Milky Way Kousa Dogwood TreeCornus kousa var. chinensis 'Milky Way'
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Cornus kousa var. chinensis 'Milky Way'
Outdoor Growing zone
Full Sun, Partial Sun
The Milky Way Kousa Dogwood is a beautiful flowering tree that will bring many seasons of beauty to your garden. It flowers in late spring, when the branches are smothered in a profusion of large, creamy-white flowers for almost a month. These are followed by interesting strawberry-like red fruits, and in fall the leaves turn spectacular and beautiful shades of reds, oranges and golds. Even the mottled bark is beautiful in winter. Growing to 20 feet tall and wide, this gorgeous tree is perfect on a lawn, at the edge of a woodland, by a stream, or indeed, anywhere at all you can grow it.
The Milky Way Kousa Dogwood is resistant to the deadly anthracnose disease that is devastating American dogwoods, and its is very resistant to powdery mildew too. Grow it in moist, rich, well-drained soil in full sun or partial shade. Alkaline soils and regions with hot, dry summers are less suitable. Deer leave it alone and it needs no trimming to develop its lovely form, with layers of outstretched branches display the flowers.
Although everyone loves and can recognize flowering dogwoods, with their beautiful white or pink flowers in late spring, few people realize there are actually two distinct types. It’s understandable, since they look similar, but one is from America and the other is from China and Japan. We might like to be patriotic, but the reality is that the Asian species is easier to grow, and significantly less sensitive to the disease that is killing many American dogwood trees. If you are looking to grow a dogwood, then it makes sense to choose an Asian form for the garden, and if you want the best, with profuse blooms of white flowers, a heavy crop of colorful berries, and spectacular fall colors, combined with good disease resistance, then you can’t go wrong with the Milky Way Kousa Dogwood. It’s a win-win for you and your garden.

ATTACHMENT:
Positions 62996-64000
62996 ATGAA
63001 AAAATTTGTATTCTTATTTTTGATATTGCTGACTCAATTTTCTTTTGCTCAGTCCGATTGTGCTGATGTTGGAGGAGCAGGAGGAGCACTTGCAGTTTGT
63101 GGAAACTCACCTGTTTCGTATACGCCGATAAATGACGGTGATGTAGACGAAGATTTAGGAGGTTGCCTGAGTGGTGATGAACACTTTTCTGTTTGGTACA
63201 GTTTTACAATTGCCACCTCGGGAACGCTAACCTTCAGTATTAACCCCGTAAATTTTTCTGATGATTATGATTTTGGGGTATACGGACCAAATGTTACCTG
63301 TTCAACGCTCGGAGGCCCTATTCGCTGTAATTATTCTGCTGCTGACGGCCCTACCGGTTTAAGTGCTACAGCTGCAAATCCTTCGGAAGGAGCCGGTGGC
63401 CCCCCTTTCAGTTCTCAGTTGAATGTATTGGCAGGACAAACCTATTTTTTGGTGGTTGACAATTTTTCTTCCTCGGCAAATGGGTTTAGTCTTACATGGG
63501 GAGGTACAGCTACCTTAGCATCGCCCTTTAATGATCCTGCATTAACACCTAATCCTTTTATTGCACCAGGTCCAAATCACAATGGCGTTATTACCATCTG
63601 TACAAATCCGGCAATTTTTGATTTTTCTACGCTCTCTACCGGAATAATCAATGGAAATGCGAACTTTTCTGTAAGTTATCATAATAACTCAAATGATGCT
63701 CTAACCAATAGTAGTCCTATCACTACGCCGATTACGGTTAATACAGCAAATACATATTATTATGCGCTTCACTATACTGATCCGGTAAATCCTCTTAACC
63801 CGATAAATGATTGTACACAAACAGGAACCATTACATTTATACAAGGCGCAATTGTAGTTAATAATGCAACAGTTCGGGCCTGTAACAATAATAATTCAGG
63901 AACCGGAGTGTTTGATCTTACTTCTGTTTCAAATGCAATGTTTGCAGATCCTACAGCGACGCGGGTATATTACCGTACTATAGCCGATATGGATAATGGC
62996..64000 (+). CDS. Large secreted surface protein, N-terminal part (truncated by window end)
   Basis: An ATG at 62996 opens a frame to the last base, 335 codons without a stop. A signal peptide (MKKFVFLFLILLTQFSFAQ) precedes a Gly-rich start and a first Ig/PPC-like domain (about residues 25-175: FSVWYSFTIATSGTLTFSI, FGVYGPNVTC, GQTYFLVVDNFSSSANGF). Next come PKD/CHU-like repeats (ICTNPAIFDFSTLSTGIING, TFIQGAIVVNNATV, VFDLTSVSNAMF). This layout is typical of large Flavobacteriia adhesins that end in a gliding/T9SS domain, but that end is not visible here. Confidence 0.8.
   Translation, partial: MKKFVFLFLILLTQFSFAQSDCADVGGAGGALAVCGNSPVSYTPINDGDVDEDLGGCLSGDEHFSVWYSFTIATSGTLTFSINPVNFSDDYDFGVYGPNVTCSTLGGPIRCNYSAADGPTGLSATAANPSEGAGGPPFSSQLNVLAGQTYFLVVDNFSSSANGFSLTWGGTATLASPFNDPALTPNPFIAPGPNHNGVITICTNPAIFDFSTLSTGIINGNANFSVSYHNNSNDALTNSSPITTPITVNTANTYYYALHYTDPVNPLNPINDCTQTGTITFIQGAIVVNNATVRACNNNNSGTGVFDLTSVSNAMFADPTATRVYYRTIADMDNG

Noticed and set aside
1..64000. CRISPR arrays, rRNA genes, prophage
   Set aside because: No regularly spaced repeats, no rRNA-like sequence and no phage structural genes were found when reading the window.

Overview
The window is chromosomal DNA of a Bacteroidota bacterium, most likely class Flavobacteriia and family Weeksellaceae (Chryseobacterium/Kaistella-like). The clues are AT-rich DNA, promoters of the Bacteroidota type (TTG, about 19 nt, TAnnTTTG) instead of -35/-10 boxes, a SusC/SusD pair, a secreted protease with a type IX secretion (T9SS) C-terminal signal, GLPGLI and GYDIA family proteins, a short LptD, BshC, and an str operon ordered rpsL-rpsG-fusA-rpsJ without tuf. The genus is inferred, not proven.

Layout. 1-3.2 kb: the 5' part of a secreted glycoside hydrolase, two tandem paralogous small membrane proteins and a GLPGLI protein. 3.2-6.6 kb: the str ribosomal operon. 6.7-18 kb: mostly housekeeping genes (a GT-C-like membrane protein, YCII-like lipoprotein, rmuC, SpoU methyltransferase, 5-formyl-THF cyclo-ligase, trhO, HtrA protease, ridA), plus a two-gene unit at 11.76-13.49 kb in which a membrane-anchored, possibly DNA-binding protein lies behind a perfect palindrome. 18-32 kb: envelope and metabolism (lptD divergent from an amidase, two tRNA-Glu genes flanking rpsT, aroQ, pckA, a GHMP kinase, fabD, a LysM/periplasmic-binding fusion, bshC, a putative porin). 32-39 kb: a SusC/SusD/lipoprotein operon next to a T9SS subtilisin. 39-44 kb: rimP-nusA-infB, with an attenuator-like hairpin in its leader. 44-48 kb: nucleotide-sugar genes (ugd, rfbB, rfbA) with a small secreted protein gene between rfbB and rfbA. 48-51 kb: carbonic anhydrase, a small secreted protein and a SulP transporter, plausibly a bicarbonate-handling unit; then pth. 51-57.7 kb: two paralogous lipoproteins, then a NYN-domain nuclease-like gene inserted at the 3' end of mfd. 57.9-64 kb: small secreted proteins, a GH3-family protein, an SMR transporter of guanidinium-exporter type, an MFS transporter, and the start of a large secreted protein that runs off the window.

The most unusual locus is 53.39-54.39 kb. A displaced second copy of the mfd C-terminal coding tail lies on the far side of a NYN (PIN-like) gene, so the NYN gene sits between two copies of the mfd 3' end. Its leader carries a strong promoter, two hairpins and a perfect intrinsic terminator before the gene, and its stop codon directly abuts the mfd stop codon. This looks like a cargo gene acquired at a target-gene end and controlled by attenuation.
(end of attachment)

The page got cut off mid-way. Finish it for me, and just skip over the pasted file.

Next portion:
The Milky Way Kousa Dogwood grows into a broad tree, 20 feet tall and wide. When planting, be sure to allow enough room for that spread, and plant at least 12 feet from walls or other obstructions. When young it will have a central trunk, but as it matures it develops several major limbs, and a very graceful form, with broad, flat layers of branches spreading outwards. The bark in winter is attractive, since on older limbs and the trunk it forms plates that shed in an irregular way, creating mottled colors of tans, oranges and soft grays, in a ‘camouflage’ fashion. The leaves are gracefully formed, broad and tapering to an elegant tip. They are a rich green, and in fall they take on brilliant reds, oranges and golds, that rival the best maples and oaks – if this was all the tree did it would be totally worth growing.
That fall coloring is fantastic, but its just a bonus compared with the spectacular flowering of this tree. It comes into bloom 2 or 3 weeks after the American flowering dogwood, so if you already have that, this flowering tree is great for extending the dogwood season in your garden. The large flowers, which are in reality modified leaves called ‘bracts’, are broad and flat, up to 4 inches across, and each of the four ‘petals’ tapers to a point. They are a gorgeous creamy-white color, and flowering, even on young trees, is so profuse that the leaves are almost completely hidden. A tree in bloom is one of those seasonal treats that makes gardening so very worthwhile, and blooming lasts almost a whole month. In the center of each ‘flower’ is a small greenish cluster of the true flowers, which have no petals. Once the bracts fall the flowers develop into a round fruit, about 1-inch across. This hangs on a long stalk, and turns red, looking like a strange strawberry, and these decorate the tree beautifully in late summer and fall. They are edible, but insipid and uninteresting. They become a valuable winter food for wild birds, and all too soon they will be gone.